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item Padliya, Neerav
item Garrett, Wesley
item Campbell, Kimberly
item Cooper, Bret

Submitted to: American Society for Mass Spectrometry
Publication Type: Abstract Only
Publication Acceptance Date: 3/1/2006
Publication Date: 3/1/2006
Citation: Padliya, N.D., Garrett, W.M., Feng, J., Campbell, K., Naiman, D., Cooper, B. 2006. Towards the identification and detection of fungal plant pathogens via shotgun proteomics [abstract]. American Society for Mass Spectrometry.

Interpretive Summary:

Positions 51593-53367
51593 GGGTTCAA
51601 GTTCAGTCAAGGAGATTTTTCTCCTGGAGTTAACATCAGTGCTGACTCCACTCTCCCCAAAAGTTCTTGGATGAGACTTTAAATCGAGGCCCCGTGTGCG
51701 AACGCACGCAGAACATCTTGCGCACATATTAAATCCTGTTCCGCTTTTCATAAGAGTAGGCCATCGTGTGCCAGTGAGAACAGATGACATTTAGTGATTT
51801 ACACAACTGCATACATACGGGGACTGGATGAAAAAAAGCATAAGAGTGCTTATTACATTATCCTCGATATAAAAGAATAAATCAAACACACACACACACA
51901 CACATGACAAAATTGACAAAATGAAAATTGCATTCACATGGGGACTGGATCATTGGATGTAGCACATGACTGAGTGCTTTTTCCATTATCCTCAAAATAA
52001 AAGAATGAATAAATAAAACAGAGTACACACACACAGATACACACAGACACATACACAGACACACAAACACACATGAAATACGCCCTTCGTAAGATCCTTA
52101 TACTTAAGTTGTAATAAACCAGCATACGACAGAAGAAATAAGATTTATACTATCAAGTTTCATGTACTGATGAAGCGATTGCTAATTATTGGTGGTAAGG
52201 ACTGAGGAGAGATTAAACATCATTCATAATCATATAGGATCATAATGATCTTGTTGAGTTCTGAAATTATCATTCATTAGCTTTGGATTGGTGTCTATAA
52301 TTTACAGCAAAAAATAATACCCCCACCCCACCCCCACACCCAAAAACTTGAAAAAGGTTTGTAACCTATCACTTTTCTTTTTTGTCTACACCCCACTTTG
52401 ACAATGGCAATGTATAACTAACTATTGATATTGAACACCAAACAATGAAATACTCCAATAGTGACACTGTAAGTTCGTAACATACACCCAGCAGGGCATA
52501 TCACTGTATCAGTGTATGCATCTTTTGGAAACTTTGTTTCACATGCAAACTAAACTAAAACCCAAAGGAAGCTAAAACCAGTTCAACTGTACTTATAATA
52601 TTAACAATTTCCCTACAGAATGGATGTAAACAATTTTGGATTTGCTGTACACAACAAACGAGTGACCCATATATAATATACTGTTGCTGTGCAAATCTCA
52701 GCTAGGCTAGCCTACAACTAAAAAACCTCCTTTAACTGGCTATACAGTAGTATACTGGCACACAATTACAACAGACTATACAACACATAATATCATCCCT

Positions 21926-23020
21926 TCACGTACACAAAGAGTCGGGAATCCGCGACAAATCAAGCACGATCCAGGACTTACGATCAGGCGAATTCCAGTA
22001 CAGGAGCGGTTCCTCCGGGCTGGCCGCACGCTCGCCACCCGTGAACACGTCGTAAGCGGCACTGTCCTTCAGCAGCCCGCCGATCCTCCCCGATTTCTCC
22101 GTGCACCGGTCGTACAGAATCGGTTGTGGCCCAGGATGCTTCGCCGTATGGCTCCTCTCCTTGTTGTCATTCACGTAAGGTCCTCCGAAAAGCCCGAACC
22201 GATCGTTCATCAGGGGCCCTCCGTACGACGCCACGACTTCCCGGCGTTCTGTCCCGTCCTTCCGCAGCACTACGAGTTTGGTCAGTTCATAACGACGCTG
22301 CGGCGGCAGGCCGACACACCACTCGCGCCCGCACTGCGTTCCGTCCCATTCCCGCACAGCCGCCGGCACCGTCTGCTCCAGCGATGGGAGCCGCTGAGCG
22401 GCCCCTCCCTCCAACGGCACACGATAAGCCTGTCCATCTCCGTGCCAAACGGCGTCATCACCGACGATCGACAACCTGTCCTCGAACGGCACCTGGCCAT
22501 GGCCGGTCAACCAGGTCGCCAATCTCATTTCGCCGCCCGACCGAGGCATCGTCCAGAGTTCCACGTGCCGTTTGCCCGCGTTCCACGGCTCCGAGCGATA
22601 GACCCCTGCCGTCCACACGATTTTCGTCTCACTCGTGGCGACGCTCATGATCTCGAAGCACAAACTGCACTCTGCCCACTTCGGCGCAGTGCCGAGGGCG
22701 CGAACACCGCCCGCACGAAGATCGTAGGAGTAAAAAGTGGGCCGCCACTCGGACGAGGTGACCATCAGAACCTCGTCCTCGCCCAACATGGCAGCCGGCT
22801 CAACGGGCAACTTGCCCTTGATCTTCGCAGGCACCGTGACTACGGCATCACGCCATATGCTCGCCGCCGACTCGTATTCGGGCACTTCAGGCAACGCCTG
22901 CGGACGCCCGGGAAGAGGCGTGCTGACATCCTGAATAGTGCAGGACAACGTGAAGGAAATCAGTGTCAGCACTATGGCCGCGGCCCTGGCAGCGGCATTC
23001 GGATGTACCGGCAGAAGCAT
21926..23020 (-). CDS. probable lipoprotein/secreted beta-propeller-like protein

Technical Abstract: Plant pathogenic fungi are responsible for billions of dollars of damage to economically important crops throughout the world. Thus, it is important to be able to detect fungal pathogens and diagnose disease to mitigate economic impacts. Many techniques are available for detection and diagnosis, including PCR and antibody-based methods. Unfortunately, these methods require development of pathogen-specific reagents prior to detection. We are investigating the use of mass spectrometry-based proteomics for detecting plant fungal pathogens since this method is reagent independent by comparison. Proteins were extracted from pure cultures of the fungal plant pathogens, Rhizoctonia solani, Fusarium graminearum, and Ustilago maydis. Digests of these protein mixtures were loaded on a self-packed C18/SCX fused-silica column. Each peptide mixture was eluted in a twelve-step process that included increasing concentrations of salt followed by an increasing gradient of mobile-phase at each step. Eluent was electrosprayed directly into the ESI source of the LCQ-Deca XP mass spectrometer. Automated peak recognition, dynamic exclusion, and MS/MS ion scanning of the three most intense parent ions was performed. MS/MS data was searched against the NCBInr database via Mascot. Mascot search results were parsed using Protein Panorama, our custom software that assembles a probability-based and parsimonious set of non-redundant proteins. We are interested in identifying MS/MS spectra of fungal plant pathogen peptides by searching against the NCBI non-redundant protein database (nr). The three fungal pathogens studied have varying degrees of representation in NCBI nr. Analysis of MS/MS data from U. maydis 521 via our Mascot and Protein Panorama pipeline led to the identification of 496 proteins at a 95% confidence level. It was found that 471/496 the proteins were comprised of peptide inferences from U. maydis. Analysis of MS/MS data from F. graminearum via our software pipeline led to the identification of 67 proteins at a 95% confidence level, of which 53 were comprised of peptide inferences from F. graminearum. On the other hand, analysis of MS/MS data from R. solani led to the identification of < 30 proteins. None of the inferences were derived from R. solani sequences; rather the inferences were made from sequences of other organisms such as Xylella fastidiosa, Neurospora crassa, and Caenorhabditis elegans. Since the genomes of U. maydis and F. graminearum are sequenced and well-represented in NCBInr, our data show that a high proportion of the peptides inferences were made from proteins for these fungal species. However, the genome information available for R. solani is very limited. Therefore, it is not surprising that this approach failed to identify any R. solani proteins and hence, the correct fungal plant pathogen itself. We have demonstrated that fungal plant pathogens that have a sequenced genome can be identified with a high-degree of confidence using spectral inferences. Since a majority of fungal plant pathogens are not sequenced, a mass spectrometry-based approach that relies on tandem mass spectra inferences will not be sufficient for disease diagnosis. It is possible, however, that an approach based on searching custom-made MS/MS libraries of fungal pathogen peptide biomarkers is much more viable.